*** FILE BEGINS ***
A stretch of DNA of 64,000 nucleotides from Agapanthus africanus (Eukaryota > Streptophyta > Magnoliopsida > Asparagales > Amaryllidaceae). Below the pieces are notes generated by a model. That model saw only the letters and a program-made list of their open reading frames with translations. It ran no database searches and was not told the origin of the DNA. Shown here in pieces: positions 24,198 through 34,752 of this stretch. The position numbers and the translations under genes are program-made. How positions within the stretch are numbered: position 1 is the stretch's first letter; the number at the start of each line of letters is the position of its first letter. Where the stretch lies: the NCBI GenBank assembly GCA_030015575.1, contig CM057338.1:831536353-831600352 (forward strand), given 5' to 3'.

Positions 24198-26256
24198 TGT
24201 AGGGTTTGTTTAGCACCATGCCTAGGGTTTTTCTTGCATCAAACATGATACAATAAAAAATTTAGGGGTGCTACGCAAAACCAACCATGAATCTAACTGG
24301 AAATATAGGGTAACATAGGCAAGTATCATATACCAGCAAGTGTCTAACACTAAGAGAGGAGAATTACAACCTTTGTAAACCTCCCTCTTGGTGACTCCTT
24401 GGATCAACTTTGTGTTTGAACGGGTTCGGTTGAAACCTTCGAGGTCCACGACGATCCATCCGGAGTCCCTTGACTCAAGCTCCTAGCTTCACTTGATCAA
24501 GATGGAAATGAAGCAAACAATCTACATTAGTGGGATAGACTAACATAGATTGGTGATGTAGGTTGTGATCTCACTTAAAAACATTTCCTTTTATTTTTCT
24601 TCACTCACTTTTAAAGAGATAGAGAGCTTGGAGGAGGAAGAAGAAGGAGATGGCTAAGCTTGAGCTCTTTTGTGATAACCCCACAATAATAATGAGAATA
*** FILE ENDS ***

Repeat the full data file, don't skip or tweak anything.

A stretch of DNA of 64,000 nucleotides from Agapanthus africanus (Eukaryota > Streptophyta > Magnoliopsida > Asparagales > Amaryllidaceae). Below the pieces are notes generated by a model. That model saw only the letters and a program-made list of their open reading frames with translations. It ran no database searches and was not told the origin of the DNA. Shown here in pieces: positions 24,198 through 34,752 of this stretch. The position numbers and the translations under genes are program-made. How positions within the stretch are numbered: position 1 is the stretch's first letter; the number at the start of each line of letters is the position of its first letter. Where the stretch lies: the NCBI GenBank assembly GCA_030015575.1, contig CM057338.1:831536353-831600352 (forward strand), given 5' to 3'.

Positions 24198-26256
24198 TGT
24201 AGGGTTTGTTTAGCACCATGCCTAGGGTTTTTCTTGCATCAAACATGATACAATAAAAAATTTAGGGGTGCTACGCAAAACCAACCATGAATCTAACTGG
24301 AAATATAGGGTAACATAGGCAAGTATCATATACCAGCAAGTGTCTAACACTAAGAGAGGAGAATTACAACCTTTGTAAACCTCCCTCTTGGTGACTCCTT
24401 GGATCAACTTTGTGTTTGAACGGGTTCGGTTGAAACCTTCGAGGTCCACGACGATCCATCCGGAGTCCCTTGACTCAAGCTCCTAGCTTCACTTGATCAA
24501 GATGGAAATGAAGCAAACAATCTACATTAGTGGGATAGACTAACATAGATTGGTGATGTAGGTTGTGATCTCACTTAAAAACATTTCCTTTTATTTTTCT
24601 TCACTCACTTTTAAAGAGATAGAGAGCTTGGAGGAGGAAGAAGAAGGAGATGGCTAAGCTTGAGCTCTTTTGTGATAACCCCACAATAATAATGAGAATA